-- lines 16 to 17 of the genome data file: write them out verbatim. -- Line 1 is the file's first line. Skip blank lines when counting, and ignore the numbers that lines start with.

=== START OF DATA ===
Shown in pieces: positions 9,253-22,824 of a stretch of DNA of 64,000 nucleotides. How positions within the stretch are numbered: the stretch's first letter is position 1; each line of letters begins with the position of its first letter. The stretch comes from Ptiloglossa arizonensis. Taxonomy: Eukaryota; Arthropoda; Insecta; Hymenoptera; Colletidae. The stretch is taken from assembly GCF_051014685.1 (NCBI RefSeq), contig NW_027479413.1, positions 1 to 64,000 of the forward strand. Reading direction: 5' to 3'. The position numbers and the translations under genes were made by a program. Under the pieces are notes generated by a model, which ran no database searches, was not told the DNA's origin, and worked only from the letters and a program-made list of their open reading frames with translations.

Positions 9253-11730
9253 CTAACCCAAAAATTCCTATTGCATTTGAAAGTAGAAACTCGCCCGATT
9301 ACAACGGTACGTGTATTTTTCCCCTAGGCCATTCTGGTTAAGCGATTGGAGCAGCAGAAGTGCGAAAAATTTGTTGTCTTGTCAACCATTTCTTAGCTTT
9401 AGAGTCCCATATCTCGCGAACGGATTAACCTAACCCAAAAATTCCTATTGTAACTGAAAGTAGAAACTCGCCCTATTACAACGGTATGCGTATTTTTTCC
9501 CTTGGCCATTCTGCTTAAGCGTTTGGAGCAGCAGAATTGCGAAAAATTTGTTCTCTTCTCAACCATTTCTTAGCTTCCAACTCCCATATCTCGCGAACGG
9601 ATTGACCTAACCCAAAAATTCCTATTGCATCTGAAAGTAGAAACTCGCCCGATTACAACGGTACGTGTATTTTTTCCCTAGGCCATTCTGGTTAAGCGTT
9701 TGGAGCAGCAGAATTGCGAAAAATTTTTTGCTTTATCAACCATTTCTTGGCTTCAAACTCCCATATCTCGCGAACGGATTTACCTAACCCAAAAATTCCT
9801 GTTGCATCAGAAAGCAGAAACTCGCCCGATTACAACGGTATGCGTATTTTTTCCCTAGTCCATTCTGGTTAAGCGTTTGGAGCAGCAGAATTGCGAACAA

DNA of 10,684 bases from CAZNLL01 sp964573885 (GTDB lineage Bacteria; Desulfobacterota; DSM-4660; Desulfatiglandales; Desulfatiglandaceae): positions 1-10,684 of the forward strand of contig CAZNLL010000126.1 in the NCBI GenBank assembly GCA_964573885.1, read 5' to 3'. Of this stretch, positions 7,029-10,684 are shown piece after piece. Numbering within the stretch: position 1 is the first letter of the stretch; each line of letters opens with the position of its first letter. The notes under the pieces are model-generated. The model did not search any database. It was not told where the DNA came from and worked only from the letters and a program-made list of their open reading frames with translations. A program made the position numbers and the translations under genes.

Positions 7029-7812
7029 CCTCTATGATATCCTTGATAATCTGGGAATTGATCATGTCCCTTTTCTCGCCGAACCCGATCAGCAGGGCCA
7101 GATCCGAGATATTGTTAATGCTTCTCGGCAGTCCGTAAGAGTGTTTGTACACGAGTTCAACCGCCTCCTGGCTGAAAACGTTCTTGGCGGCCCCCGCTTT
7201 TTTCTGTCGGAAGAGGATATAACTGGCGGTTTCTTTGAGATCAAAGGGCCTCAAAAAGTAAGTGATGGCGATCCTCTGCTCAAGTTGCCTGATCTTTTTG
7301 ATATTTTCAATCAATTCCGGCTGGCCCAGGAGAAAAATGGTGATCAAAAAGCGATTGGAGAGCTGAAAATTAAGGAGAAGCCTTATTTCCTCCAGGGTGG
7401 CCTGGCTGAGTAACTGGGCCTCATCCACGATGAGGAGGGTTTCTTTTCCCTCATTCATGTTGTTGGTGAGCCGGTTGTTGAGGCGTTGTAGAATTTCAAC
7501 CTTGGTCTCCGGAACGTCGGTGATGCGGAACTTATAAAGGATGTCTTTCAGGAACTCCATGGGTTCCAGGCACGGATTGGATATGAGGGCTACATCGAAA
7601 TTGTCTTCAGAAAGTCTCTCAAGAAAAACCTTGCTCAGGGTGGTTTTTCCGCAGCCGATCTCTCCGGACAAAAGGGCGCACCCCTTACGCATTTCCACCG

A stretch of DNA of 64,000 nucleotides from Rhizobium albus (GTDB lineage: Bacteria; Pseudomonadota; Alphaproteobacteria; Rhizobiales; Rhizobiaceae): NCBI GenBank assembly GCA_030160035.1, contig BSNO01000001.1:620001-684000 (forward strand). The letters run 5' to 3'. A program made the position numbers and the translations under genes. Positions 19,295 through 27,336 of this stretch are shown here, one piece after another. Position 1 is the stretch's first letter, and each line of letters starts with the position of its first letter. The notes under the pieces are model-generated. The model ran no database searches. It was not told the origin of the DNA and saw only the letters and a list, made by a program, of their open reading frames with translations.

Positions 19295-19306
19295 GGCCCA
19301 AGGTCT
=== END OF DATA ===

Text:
7401 CCTGGCTGAGTAACTGGGCCTCATCCACGATGAGGAGGGTTTCTTTTCCCTCATTCATGTTGTTGGTGAGCCGGTTGTTGAGGCGTTGTAGAATTTCAAC
7501 CTTGGTCTCCGGAACGTCGGTGATGCGGAACTTATAAAGGATGTCTTTCAGGAACTCCATGGGTTCCAGGCACGGATTGGATATGAGGGCTACATCGAAA